But as lemons (and all citrus) are a winter fruit, only regular lemons are available right now. And they work just fine. Whatever lemons you have, use them. But do try this with Meyer lemons in a few months when they are in season. I can’t wait till my trees are ready to harvest!

Meyer Lemons

These photos are from my original lost post five years ago. My, how we have improved with our photography! I left them in anyway. The only new photo is the one where the gelato is still in the machine.

It’s about all gone now. Guess I will have to make it again, then maybe I’ll get some new shots to share.

Lemon Gelato

Serving Size: 6

Lemon Gelato

When Meyer lemons are in season, try this Meyer lemon gelato, a cool and creamy dessert where Meyer lemons really shine. When Meyers are out of season, use regular lemons. Either way, it is terrific.

Ingredients

  • 3 cups half and half
  • 2 tablespoons finely grated lemon zest (use a microplane zester)
  • 3/4 cup natural granulated sugar
  • 5 large egg yolks
  • 2/3 cup lemon juice (3-4 lemons)
  • pinch of salt
  • Tools
  • Ice cream maker
  • A decent sized whisk
  • A blender
  • A medium heavy pan, like a 3-quart

Instructions

  1. Pour half and half into a medium saucepan (about 3 quarts) and add lemon zest. Turn heat to medium low and allow the zest to infuse the half and half while you work on the eggs and sugar.
  2. Create an ice bath by filling a large bowl (or small sink) with ice and water 3/4 full and set aside. Whisk sugar and yolks together in a medium bowl until thick, pale and smooth. You’ll get a good arm workout in.
  3. Bring the half and half just barely to a boil. Turn the heat off  (gas stove) or move the pan to a cool burner (electric) so it does not boil over. Add about a 1/4 cup of the hot half and half to the yolks and whisk until smooth. Do this several times to “temper” the eggs so they do not scramble when you add them into the pan to cook the custard.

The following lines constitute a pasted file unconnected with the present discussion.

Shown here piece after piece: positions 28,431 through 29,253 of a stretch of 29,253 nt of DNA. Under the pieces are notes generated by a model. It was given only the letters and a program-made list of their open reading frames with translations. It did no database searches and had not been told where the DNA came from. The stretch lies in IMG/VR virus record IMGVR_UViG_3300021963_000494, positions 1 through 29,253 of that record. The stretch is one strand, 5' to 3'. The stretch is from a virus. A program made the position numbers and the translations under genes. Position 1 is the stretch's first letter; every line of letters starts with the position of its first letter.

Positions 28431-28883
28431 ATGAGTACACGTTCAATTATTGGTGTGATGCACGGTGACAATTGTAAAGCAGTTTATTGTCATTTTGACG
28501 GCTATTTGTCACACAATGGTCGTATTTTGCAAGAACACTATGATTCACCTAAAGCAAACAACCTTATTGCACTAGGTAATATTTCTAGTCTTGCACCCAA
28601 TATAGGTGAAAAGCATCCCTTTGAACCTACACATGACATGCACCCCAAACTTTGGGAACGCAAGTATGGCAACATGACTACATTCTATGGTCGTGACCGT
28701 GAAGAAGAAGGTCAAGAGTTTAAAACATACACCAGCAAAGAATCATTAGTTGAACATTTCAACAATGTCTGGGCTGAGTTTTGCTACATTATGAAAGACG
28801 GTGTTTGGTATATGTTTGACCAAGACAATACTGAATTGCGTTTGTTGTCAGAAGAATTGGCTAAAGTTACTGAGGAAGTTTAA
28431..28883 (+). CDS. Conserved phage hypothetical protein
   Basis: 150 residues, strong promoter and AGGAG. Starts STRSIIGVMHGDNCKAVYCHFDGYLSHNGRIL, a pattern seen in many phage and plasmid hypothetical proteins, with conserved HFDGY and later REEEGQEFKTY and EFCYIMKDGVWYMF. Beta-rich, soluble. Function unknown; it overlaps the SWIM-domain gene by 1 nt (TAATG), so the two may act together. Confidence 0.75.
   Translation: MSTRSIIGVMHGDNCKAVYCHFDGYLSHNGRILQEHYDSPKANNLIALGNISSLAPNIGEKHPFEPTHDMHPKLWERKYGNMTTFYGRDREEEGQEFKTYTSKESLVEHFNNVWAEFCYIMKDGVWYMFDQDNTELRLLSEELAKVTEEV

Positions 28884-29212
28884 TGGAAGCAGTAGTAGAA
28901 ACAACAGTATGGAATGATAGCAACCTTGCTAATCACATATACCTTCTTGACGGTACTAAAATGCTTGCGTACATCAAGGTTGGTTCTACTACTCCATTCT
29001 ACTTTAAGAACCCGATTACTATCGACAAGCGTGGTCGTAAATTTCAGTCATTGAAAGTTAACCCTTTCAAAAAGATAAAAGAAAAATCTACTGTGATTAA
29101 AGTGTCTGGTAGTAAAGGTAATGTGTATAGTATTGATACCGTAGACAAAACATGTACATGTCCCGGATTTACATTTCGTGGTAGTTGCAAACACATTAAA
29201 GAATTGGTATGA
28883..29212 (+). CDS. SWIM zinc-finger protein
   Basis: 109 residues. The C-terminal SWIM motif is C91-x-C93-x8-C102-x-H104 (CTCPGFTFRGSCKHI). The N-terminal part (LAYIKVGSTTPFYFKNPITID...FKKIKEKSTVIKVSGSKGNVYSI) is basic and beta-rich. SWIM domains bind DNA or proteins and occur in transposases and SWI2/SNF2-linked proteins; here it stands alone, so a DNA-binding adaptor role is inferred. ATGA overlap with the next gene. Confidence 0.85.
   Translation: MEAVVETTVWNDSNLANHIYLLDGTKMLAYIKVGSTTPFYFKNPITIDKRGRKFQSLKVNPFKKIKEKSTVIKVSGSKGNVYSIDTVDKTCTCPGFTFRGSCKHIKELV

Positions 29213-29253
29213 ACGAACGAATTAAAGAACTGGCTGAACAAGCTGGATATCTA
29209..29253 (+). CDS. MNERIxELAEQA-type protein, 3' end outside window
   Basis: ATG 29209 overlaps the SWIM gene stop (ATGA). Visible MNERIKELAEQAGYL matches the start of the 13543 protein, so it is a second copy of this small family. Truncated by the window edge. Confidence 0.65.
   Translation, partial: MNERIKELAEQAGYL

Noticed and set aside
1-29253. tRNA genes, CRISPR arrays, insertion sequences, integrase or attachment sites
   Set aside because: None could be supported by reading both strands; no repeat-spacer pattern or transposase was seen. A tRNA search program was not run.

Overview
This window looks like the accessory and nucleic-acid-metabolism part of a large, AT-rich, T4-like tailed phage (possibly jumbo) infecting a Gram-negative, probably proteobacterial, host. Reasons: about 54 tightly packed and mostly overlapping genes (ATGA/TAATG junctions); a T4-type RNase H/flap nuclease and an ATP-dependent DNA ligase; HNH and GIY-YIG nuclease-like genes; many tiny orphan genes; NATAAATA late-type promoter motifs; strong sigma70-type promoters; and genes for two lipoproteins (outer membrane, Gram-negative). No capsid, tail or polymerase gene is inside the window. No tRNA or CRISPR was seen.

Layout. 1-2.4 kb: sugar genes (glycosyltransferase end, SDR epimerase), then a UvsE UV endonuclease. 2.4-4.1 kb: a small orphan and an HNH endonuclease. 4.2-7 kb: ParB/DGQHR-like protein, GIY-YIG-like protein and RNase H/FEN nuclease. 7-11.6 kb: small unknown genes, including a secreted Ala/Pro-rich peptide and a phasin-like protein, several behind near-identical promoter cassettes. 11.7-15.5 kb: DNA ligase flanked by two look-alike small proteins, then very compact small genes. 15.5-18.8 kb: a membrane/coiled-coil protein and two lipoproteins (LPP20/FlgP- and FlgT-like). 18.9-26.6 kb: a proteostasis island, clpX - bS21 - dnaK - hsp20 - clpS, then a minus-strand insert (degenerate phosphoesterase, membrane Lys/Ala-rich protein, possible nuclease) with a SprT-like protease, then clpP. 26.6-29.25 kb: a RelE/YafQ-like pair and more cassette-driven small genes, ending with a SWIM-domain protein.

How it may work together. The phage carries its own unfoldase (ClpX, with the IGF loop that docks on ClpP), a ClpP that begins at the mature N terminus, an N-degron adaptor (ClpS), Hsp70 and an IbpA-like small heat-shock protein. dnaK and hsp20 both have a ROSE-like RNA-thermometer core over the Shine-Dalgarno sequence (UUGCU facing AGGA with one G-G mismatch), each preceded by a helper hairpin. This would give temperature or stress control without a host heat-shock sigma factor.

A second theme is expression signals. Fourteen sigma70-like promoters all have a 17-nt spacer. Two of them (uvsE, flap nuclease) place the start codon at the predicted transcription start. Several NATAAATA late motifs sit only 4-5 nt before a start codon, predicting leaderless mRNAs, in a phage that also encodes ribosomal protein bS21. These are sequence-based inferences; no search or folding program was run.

4. Add the egg-sugar-dairy mixture back into the pan and bring to almost a boil while whisking. Turn heat down to low and cook until the custard coats the back of a spoon when you draw a line through it with your finger, just a couple of minutes. Turn off heat. Stir in lemon juice and salt.
  5. Pour the gelato base into a blender and puree about 30-60 seconds, being mindful that hot liquid expands in a blender. Keep the lid on tight and crank the speed up gradually.
  6. Place the pureed base into a stainless steel or glass bowl and into the ice bath to chill. Stirring speeds the cooling process. When it reaches 70°F or lower, place the bowl in the refrigerator for about 2 hours to get really cold. The colder it is, the faster it will freeze in your ice cream maker
  7. Freeze the gelato in an ice cream maker according to the manufacturer’s directions,. Place the gelato into a freezer safe container and cover. Allow the gelato to firm up for a few hours or enjoy it soft out of the machine.
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2 Comments

Leave a Comment
Madonna/aka/Ms. Lemon | September 24, 2015 at 8:23 am

I could really use some lemon gelato. 🙂 Does the lemon juice curdle the half and half? I have been wanting to make it since your previous post, but I am a little spooked about curdling.

    Sally Cameron | September 24, 2015 at 9:01 am

    Hey Madonna. It’s so tasty and easy. No curdling issue a all. And any stray bits of coagulated egg were smoothed out in the blender, so you keep all of that fresh zest and lemony flavor. Try it and let me know how it goes, or if you have any questions. It’s really a straight forward recipe.